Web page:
But I view these as two different, and equally important, meetings.
A pipeline review isn’t an inspection of every single deal in the pipeline. It’s an inspection of the overall health of the pipeline, including benchmarks and trends. How many opportunities are being opened, what stages are the opportunities in, how long have they been in those stages, sales cycle, closed lost reasons in aggregate, etc. For these, I think it’s best to view the entire company’s pipeline, by rep. This helps draw relative comparisons against company benchmarks and peers.
An opportunity huddle isn’t an inspection of the pipeline. It’s a review & discussion of specific deals in the pipeline. An opportunity huddle is when you get to know your rep’s deals more intimately, and get to know the rep better too. Their strengths and weaknesses. Where they need help and where they don’t. This meeting gives you a handle on the health of specific opportunities. It’s also when you can give coaching and feedback on deal strategy and sales process.
If you have a small team (perhaps 6 or fewer reps) you can do both types of meetings one-on-one with each rep. Do them both in the same meeting if you must, but I prefer them as two separate meetings. They each require different ways of looking at the pipeline and I think it’s important to give attention to both. It’s to easy to start talking about a pipeline trend and have it quickly devolve into rehashing specific deals. That dilutes the inspection of the pipeline and eats up time.
Here are some examples of pipeline review versus opportunity huddle to help make this more concrete.
Notice in the above examples we aren’t diagnosing. We are stating a symptom (a trend, a benchmark variance, a problem), but not giving what we think the reasons are, or providing a solution. It’s important you open up the conversation so that your rep can figure out the problem (and hopefully come up with their own solution too), versus telling them the problem and solution.
How to decide what to focus on in each meeting
Note in the above examples, the focus varies. For pipeline inspections I always start with overall size of pipe, deal velocity, age in stages. I look for big variances against team benchmarks too. Then I can see what needs focus. For opportunity huddles, I want to focus more on deal strategy and monthly deal commitments. I like to look at deal’s that are at risk, or dive further into deals sitting in stages that seem to be in trouble.
How often to do them
With newer reps, have these meetings frequently. I recommend a pipeline review every two weeks and an opportunity huddle once a week. I know that seems like a lot, but newer reps need more face time with you as you get to know each other. You also need to keep your finger on the pulse of how they are doing as they get their feet under them. Once a rep is fully ramped you can do a pipeline review once a month and an opportunity huddle every two weeks. I am not a fan of spreading them out further than that. Reps and sales managers need time alone together, and these meetings are a big part of forging strong, accountable, positive relationships.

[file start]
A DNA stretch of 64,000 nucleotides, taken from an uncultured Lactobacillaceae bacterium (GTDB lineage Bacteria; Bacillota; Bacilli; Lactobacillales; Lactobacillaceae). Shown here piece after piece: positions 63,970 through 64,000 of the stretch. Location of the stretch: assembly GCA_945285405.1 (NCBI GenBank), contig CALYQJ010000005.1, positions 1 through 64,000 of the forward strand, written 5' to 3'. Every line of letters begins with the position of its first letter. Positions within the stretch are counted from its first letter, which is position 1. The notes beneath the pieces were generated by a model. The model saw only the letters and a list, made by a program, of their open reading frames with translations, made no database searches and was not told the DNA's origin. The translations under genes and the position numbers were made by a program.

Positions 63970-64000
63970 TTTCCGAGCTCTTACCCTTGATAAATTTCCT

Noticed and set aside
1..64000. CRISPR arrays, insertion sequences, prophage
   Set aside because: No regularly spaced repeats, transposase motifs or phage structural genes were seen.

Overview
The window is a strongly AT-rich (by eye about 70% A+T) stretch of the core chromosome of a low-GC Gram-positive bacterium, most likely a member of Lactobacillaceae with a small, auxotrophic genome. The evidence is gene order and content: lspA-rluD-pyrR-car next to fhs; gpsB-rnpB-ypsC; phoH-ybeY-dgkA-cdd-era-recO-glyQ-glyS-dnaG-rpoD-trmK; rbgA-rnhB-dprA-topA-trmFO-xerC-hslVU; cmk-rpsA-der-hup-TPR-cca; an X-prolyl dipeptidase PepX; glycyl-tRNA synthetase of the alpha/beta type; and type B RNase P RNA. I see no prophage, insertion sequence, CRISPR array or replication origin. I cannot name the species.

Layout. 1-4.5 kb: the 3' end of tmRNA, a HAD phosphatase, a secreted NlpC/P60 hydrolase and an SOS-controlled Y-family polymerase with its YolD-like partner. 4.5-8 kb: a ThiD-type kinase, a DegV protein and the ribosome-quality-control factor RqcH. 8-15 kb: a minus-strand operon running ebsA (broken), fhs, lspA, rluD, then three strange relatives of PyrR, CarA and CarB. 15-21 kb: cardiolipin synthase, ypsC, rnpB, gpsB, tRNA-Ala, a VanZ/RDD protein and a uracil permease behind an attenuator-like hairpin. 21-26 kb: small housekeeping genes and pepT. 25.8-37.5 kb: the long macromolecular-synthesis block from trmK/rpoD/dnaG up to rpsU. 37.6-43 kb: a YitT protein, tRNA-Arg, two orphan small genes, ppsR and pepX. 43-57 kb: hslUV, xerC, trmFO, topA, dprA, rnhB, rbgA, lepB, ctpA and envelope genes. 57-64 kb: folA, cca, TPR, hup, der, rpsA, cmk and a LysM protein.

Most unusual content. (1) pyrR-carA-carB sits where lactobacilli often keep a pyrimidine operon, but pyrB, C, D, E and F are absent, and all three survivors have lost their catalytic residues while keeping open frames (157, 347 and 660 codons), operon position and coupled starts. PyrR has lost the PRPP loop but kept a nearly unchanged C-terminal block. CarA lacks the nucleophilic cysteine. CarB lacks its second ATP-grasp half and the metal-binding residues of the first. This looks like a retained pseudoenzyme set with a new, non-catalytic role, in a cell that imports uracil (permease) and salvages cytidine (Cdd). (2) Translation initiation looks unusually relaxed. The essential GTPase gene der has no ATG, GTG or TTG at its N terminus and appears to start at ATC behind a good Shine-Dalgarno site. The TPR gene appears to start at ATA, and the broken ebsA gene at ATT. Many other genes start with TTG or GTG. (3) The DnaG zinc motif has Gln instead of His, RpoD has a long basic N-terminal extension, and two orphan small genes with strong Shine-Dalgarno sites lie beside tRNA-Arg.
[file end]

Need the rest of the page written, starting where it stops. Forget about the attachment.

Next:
What if your team is too big to do this
If you have more than 5 reps directly reporting to you, it’s could be untenable to do two separate one-on-one meetings with each rep on a regular basis. Once your team starts to scale you can introduce a team-wide pipeline review rather than doing them one-on-one. I like to do this as part of the regular agenda about once a month in the weekly kick off meeting. You’ll lose some of the outcomes that come with direct pipeline inspection when you do this, so will need to weave in a little pipeline inspection into your opportunity huddles. But on the flip side, you will be teaching the individuals on your team to think, and act, like a team with a common goal, which is a great muscle to build.
Looking at the activity, results, benchmarks and trends of the entire team gives them a valuable perspective that will improve their own results. But, even as your team scales, I recommend a frequent pipeline review with new reps until they are fully ramped.
Remember the point of the meetings
The point of the meetings is to help your reps meet (and beat) quota, and for your company to hit their targets. I say this because I have sat in meetings with reps and managers where I scratched my head wondering if this was helping the company, and individual, get deals done.
These one-on-one meetings should be positive, proactive and action-oriented. Stay on point and be direct. These meetings aren’t to re-train on your sales process, rehash mistakes, debate the merits of messaging, or pontificate on new sales strategies. These meetings are about helping your reps build and maintain qualified pipe and close great deals.